Ground Control to John Q. Public: If you're interested in influencing the soundtrack to NASA's final two space shuttle missions, listen up. For the first time, the space agency is turning to the public to help choose songs to wake up the astronauts during the last two scheduled shuttle missions. Traditionally, friends and family of the crews select the songs played to wake up the astronauts, but for the last two scheduled missions, NASA is inviting the public to visit the Wakeup Song Contest Website to select songs from a list of the top 40 previous wakeup calls or to submit original tunes for consideration.
The two songs with the most votes from the top 40 list will be played as crew wakeup calls on the final scheduled flight of space shuttle Discovery. Discovery's STS-133 mission is targeted to launch on Nov. 1, according to the space agency. "We're looking forward to hearing which songs the public wants played for us," said STS-133 Commander Steve Lindsey. "It's going to be a difficult choice, because there have been so many great songs played over the years."
According to NASA, original songs must have a space theme and be submitted to NASA by 4 p.m. Central Time on Jan. 10, 2011. Then, agency officials will review the songs and the top finalists put to a public vote. The top two songs will be used to wake space shuttle Endeavour's STS-134 crew. Endeavour's mission is the last scheduled space shuttle flight and is targeted to launch on Feb. 26, 2011.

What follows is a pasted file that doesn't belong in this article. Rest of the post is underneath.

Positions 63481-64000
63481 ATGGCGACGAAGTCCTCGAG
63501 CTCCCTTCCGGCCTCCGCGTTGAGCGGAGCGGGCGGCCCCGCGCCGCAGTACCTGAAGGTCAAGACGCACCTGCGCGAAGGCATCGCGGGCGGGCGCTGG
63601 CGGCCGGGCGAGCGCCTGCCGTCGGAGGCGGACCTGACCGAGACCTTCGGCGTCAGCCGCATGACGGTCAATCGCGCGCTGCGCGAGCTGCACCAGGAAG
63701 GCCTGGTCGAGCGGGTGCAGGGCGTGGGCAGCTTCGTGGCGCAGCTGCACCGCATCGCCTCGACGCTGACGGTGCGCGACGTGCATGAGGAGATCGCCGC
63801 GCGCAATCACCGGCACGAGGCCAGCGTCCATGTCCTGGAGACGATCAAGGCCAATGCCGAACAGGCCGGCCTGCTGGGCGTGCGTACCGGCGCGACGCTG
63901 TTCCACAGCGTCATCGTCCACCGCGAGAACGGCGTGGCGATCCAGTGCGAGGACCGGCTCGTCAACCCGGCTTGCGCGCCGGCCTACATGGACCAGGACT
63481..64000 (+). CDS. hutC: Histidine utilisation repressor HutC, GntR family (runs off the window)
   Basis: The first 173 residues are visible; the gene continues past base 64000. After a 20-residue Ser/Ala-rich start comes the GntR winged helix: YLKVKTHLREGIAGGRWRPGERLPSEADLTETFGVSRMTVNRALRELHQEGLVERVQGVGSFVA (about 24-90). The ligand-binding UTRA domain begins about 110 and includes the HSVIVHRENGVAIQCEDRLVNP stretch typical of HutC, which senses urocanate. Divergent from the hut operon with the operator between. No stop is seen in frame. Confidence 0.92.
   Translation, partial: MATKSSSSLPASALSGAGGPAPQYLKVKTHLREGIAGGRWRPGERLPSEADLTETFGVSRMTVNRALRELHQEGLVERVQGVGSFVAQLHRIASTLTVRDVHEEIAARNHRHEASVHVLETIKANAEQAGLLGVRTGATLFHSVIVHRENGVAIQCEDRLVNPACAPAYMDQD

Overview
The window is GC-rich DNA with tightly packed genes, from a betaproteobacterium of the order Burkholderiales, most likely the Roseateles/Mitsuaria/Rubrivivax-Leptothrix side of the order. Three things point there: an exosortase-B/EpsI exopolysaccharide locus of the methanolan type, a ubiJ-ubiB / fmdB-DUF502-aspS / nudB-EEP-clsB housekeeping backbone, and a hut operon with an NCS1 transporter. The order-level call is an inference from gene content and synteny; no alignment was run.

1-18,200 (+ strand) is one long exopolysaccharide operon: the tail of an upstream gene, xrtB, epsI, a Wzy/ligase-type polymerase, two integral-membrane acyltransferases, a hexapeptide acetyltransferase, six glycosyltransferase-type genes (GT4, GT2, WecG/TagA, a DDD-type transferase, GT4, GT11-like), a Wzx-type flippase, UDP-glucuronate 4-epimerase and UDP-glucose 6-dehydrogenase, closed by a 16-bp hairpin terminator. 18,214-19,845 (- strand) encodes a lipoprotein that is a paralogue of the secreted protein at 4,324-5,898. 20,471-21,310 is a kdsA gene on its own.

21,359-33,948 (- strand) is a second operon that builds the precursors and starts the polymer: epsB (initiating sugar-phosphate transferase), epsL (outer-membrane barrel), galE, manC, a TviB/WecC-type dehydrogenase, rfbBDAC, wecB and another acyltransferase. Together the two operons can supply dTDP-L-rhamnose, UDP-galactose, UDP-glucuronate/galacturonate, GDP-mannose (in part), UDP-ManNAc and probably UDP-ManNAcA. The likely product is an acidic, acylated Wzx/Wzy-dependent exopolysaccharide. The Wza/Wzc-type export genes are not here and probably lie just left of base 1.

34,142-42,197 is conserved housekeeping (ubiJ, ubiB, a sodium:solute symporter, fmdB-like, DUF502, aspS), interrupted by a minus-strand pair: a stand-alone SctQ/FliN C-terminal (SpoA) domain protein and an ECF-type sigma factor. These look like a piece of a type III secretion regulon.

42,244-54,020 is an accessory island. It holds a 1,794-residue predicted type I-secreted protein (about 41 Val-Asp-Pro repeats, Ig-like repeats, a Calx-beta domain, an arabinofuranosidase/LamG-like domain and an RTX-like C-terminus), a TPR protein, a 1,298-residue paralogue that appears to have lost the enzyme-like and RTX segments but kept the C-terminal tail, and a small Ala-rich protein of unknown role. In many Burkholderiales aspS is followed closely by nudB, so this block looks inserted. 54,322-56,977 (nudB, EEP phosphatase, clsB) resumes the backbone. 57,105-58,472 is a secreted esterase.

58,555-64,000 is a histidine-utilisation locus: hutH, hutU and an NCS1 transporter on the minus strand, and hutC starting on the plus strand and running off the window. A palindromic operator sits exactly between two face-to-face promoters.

"Space shuttle crews really enjoy the morning wake-up music," STS-134 Commander Mark Kelly said. "While we don't have the best quality speaker in the space shuttle, it will be interesting to hear what the public comes up with. We are looking forward to it."
During space shuttle Discovery's final spaceflight, the STS-133 crewmembers will take spare parts to the International Space Station (ISS) along with the Express Logistics Carrier-4. Discovery is being readied for flight inside Kennedy's Orbiter Processing Facility-3 while its solid rocket boosters are stacked inside the nearby Vehicle Assembly Building, according to NASA documents. Technicians are currently running leak checks on space shuttle Discovery's two orbital maneuvering system pods today. The pods, known best by their acronym OMS, are mounted on the back of the shuttle above the three main engines and house the largest of the shuttle's on-orbit thrusters.